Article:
Readers have undoubtedly heard the perennial reports of disease outbreak and impending danger to public health. The routine messages seem almost deliberately crafted to induce fear and provoke a consumer response. It turns out, that’s exactly how the bureaucrats designed it.
Official presentations of the Centers for Disease Control (CDC) reveal that the agency purposely designs its message to scare Americans into running to the doctor. What might appear as a routine press release may very well be an example of carefully designed propaganda spread with the intent of manipulating public perceptions and behavior.
This can be observed by analyzing the work of CDC’s Dr. Glen Nowak. Nowak served a variety of adviser and senior management positions for the CDC between 1999 and 2010, including the agency’s Chief of Media Relations.
Nowak appears to have played a central role in the CDC’s acceleration of scare tactics in the last decade. When the agency decided that the public was not sufficiently committed to buying annual flu shots, it sent Dr. Nowak to shake things up.
“The manufacturers were telling us that they weren’t receiving a lot of orders for vaccine,” Nowak told NPR, while serving as Associate Director for Communications at CDC’s National Immunization Program. “It really did look like we needed to do something to encourage people to get a flu shot.”
Suffering corporate sales led the CDC to develop a “Recipe that fosters influenza vaccine interest and demand.” In a series of PowerPoint presentations (see here and here), Nowak instructed bureaucrats and health authorities on how to effectively manipulate the public through fear.
THE RECIPE FOR MANIPULATION
Nowak’s slides reveal an unusual insight on what drives America’s persistent and hysterical fear over getting sick. Below are some excerpts from official CDC presentations.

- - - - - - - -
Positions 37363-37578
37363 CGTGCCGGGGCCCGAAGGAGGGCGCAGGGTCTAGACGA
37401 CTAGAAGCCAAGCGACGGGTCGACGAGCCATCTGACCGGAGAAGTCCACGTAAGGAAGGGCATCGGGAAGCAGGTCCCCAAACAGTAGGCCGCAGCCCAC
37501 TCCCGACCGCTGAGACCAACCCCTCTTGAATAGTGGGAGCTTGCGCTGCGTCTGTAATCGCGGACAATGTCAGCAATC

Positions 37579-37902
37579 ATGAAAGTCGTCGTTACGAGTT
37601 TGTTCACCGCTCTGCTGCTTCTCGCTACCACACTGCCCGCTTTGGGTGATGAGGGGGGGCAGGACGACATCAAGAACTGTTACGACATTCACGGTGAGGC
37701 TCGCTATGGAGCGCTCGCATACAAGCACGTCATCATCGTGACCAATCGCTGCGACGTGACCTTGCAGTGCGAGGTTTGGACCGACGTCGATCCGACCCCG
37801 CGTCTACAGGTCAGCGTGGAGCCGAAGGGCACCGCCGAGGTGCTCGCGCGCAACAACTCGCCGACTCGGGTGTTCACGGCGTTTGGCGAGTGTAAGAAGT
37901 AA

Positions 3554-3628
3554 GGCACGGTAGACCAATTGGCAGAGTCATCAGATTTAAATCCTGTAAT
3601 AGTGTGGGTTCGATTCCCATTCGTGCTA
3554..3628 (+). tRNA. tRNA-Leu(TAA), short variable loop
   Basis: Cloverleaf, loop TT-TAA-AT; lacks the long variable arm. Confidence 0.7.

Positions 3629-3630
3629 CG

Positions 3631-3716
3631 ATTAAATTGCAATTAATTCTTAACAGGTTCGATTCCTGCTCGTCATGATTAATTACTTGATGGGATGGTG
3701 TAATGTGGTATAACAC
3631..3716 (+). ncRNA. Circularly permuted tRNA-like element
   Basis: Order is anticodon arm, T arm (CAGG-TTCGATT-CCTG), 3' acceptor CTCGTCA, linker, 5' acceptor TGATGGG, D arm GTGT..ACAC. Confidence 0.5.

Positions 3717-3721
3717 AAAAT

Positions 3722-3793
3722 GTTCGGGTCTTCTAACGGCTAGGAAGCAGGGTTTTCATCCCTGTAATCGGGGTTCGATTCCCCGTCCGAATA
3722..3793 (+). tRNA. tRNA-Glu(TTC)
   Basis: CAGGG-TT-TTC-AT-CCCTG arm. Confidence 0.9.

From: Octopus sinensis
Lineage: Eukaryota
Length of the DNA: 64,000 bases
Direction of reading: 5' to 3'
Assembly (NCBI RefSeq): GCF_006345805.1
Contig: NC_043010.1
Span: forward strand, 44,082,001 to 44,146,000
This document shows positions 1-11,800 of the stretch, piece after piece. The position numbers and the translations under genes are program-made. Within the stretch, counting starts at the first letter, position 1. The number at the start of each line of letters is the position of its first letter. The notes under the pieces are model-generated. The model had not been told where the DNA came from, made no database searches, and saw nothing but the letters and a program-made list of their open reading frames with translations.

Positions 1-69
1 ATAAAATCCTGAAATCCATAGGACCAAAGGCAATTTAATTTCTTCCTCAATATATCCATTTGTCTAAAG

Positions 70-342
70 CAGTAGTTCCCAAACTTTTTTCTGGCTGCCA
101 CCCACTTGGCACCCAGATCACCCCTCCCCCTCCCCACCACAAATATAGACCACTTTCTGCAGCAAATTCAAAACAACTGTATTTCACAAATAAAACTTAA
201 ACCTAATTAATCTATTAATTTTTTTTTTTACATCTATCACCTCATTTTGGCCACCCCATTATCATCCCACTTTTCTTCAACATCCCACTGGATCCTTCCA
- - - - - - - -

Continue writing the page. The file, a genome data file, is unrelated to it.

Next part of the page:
According to one slide, “Medical experts and public health authorities [should] publicly (e.g. via media) state concern and alarm (and predict dire outcomes) – and urge influenza vaccination.”
The recipe was expected to result in “Significant media interest and attention… in terms that motivate behavior (e.g. as ‘very severe,’ ‘more severe than last or past years,’ ‘deadly’).”
The recipe included fostering “the perception that many people are susceptible to a bad case of influenza” and exhibiting “Visible/tangible examples of the seriousness of the illness (e.g., pictures of children, families of those affected coming forward) and people getting vaccinated (the first to motivate, the latter to reinforce).”
The CDC’s strategy hinged on manipulating the “perceptions” of unwitting patients, such as the “perception or sense that many people are falling ill,” and the “perception of sense of vulnerability to contracting or experiencing bad illness.”
The agency’s “success” depended on the generation of “media stories and information that create motivating (i.e. high) levels of concern and anxiety about influenza.”
Another “challenge” the Communication Director said the CDC faced was in “inducing worry, raised anxiety, and concern” in consumers.
To reiterate, the CDC openly instructs public health officials to generate hysteria through slanted media reports, use emotional ploys like dispersing pictures of sick children, and trump up statistically miniscule dangers as “deadly threats.”
The CDC’s formula is nothing less than quintessential propaganda in every sense of the word — overt social engineering.
Given the incestuous relationship between the CDC and pharmaceutical corporations, one might draw the conclusion that the agency is playing a role as an unofficial marketing front for the drug industry. (Recall in 2009, CDC Director Julie Gerberding moved on to become the president of Merck’s vaccine division.)
This information shatters any illusion of obtaining an unbiased opinion from the CDC and its emissaries. This kind of flamboyant advocacy for corporate interests is incompatible with a free market and a free society.